Fertilize once a year in early spring. Avoid fertilizing in late summer or fall. Also, do not exceed the amount of fertilizer listed on the label.
During periods of extreme heat, hosta leaves can get scorched. This usually happens during the summer months in the southern part of the country.
This happens because the sun is too strong on the leaves and they evaporate moisture very quickly. The tree does not have time to deliver water to the leaves and they turn brown around the edge.
The soil may be wet enough, but the burn will still happen.
Newly planted magnolias and some varieties that require partial shade are the most susceptible to scorch.
How to fix
Water the magnolia once with 1-2 gallons of water. Do not over-water it as this will have negative consequences.
If the tree is up to 7 feet tall try to shade it for the heat. Use a garden umbrella or something similar for this purpose.
Mulch the root zone with organic material to prevent the soil from drying out quickly and overheating.
If possible, transplant the hosta to a location with some shade in the middle of the day.
Natural aging is one possible cause of leaf discoloration. It happens to both evergreens and deciduous magnolias.
The leaves of deciduous magnolias change color in the fall. The leaves stay on the tree for a while but eventually fall off.
With evergreen magnolias, it’s a little different. Not all of their leaves age at the same time, but only some do. This happens mostly in the spring. The older leaves are usually closer to the middle of the crown while the younger ones are at the periphery of the crown.
Some leaves may turn yellow before they turn brown. Once the leaf is dry and crispy brown, it falls to the ground.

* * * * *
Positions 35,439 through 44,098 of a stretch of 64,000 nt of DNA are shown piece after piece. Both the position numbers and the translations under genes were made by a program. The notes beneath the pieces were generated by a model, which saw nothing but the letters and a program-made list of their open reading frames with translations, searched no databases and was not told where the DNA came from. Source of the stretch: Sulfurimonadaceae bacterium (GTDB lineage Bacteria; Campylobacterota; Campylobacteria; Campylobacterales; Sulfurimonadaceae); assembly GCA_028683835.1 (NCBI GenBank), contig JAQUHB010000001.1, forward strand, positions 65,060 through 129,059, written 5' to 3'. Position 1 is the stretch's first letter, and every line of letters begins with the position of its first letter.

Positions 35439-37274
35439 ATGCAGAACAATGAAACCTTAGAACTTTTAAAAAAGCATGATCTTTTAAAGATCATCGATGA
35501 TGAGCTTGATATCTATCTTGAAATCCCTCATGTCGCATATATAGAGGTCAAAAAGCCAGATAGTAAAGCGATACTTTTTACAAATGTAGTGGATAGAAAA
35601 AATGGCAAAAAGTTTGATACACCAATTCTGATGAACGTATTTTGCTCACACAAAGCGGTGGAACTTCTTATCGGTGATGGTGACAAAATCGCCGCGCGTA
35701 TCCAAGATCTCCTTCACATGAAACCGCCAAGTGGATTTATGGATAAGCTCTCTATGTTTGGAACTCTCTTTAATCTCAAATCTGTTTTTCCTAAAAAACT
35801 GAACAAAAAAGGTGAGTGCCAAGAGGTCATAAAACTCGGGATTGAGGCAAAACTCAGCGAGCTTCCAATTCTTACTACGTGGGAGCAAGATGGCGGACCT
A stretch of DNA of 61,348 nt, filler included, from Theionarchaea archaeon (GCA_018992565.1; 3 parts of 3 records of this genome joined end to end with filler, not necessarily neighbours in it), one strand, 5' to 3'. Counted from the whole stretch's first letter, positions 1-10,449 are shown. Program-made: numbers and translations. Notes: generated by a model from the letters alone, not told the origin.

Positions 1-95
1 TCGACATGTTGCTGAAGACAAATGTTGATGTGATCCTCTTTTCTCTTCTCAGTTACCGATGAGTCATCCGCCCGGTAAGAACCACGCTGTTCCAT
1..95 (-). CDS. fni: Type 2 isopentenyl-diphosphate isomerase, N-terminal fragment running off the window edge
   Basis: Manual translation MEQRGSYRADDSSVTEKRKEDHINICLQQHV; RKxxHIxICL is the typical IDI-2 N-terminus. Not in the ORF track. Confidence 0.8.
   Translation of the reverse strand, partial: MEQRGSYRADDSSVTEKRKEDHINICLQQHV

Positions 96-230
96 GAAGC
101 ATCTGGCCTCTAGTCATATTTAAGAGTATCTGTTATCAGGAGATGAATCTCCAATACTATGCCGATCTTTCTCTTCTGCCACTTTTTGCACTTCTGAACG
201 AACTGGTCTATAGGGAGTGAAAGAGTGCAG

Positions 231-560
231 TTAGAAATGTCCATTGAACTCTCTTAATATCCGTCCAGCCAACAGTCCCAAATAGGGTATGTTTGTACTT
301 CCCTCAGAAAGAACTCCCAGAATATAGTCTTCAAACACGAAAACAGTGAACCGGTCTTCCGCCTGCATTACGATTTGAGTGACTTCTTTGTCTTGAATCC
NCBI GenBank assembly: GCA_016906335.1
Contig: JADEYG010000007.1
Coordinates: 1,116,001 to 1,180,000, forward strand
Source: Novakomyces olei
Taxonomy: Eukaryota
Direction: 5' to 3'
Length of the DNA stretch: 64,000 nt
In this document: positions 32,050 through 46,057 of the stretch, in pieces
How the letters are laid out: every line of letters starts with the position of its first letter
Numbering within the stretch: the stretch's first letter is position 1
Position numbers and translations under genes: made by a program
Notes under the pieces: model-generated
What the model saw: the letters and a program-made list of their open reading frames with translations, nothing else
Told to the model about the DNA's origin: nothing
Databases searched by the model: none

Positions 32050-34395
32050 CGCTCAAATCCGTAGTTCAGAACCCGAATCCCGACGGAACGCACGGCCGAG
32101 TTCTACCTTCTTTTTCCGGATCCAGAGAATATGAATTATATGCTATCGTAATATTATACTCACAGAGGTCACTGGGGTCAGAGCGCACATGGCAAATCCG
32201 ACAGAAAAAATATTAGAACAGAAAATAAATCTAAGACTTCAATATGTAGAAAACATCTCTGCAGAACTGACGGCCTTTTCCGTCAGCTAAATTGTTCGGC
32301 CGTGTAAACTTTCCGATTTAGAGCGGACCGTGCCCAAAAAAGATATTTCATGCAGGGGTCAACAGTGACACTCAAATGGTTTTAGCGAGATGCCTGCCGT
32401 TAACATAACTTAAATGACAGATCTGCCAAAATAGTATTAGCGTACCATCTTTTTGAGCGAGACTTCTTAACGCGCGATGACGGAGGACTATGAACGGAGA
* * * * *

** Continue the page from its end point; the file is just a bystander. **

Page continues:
How to fix
You don’t need to do anything to the old leaves. It’s all a natural process that repeats every year. All you have to do is remove the fallen leaves and throw them away from the yard.
Root rot is a serious disease in which the roots lose their ability to absorb water. The supply of water to the leaves stops and they turn brown.
This is very similar to drought stress because the leaves start to dry in both cases. Usually, first the edge and then the whole leaf blade turns brown.
Root rot in most cases is due to overwatering or planting magnolia in a place where water collects.
How to fix
Only water the magnolia when the soil is 2 inches or drier. Do this in the first 1-2 years after planting.
If your magnolia is growing too close to where water collects or flows, try to divert the water to the side. Next spring, transplant the magnolia to a less wet location with well-drained soil.
Frost can turn magnolia leaves brown in two cases. The first is when young leaves are damaged by late spring frosts.
In this case, the leaves become watery and turn brown if the weather is sunny. This can happen to both evergreens and deciduous magnolias throughout the spring.
The second case is damage by frosty draughts during the winter. This only applies to evergreen magnolias.
How to fix
If possible, cover the magnolia with protective material for the duration of the frost. The magnolia usually recovers quickly after such damage.
In the case of a frost draught, you will need to transplant the magnolia to a more sheltered location in early spring. For example, it could be between two buildings.